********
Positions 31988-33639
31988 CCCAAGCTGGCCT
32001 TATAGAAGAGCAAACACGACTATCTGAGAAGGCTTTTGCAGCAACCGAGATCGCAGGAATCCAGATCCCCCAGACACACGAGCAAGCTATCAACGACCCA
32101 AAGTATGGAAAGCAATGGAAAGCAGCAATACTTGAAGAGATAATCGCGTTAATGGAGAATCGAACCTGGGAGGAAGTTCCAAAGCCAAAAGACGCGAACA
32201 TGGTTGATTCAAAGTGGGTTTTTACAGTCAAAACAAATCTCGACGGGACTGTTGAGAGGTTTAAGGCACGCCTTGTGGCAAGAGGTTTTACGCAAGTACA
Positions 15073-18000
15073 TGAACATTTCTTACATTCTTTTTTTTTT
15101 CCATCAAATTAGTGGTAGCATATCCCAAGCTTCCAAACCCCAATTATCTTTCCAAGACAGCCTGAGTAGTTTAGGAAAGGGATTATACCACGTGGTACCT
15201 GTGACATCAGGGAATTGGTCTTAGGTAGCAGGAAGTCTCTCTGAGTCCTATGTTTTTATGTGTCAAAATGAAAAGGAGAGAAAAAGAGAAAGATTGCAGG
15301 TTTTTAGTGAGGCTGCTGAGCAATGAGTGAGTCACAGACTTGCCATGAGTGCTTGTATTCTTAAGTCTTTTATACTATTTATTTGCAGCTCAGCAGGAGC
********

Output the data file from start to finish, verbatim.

Positions 31988-33639
31988 CCCAAGCTGGCCT
32001 TATAGAAGAGCAAACACGACTATCTGAGAAGGCTTTTGCAGCAACCGAGATCGCAGGAATCCAGATCCCCCAGACACACGAGCAAGCTATCAACGACCCA
32101 AAGTATGGAAAGCAATGGAAAGCAGCAATACTTGAAGAGATAATCGCGTTAATGGAGAATCGAACCTGGGAGGAAGTTCCAAAGCCAAAAGACGCGAACA
32201 TGGTTGATTCAAAGTGGGTTTTTACAGTCAAAACAAATCTCGACGGGACTGTTGAGAGGTTTAAGGCACGCCTTGTGGCAAGAGGTTTTACGCAAGTACA
Positions 15073-18000
15073 TGAACATTTCTTACATTCTTTTTTTTTT
15101 CCATCAAATTAGTGGTAGCATATCCCAAGCTTCCAAACCCCAATTATCTTTCCAAGACAGCCTGAGTAGTTTAGGAAAGGGATTATACCACGTGGTACCT
15201 GTGACATCAGGGAATTGGTCTTAGGTAGCAGGAAGTCTCTCTGAGTCCTATGTTTTTATGTGTCAAAATGAAAAGGAGAGAAAAAGAGAAAGATTGCAGG
15301 TTTTTAGTGAGGCTGCTGAGCAATGAGTGAGTCACAGACTTGCCATGAGTGCTTGTATTCTTAAGTCTTTTATACTATTTATTTGCAGCTCAGCAGGAGC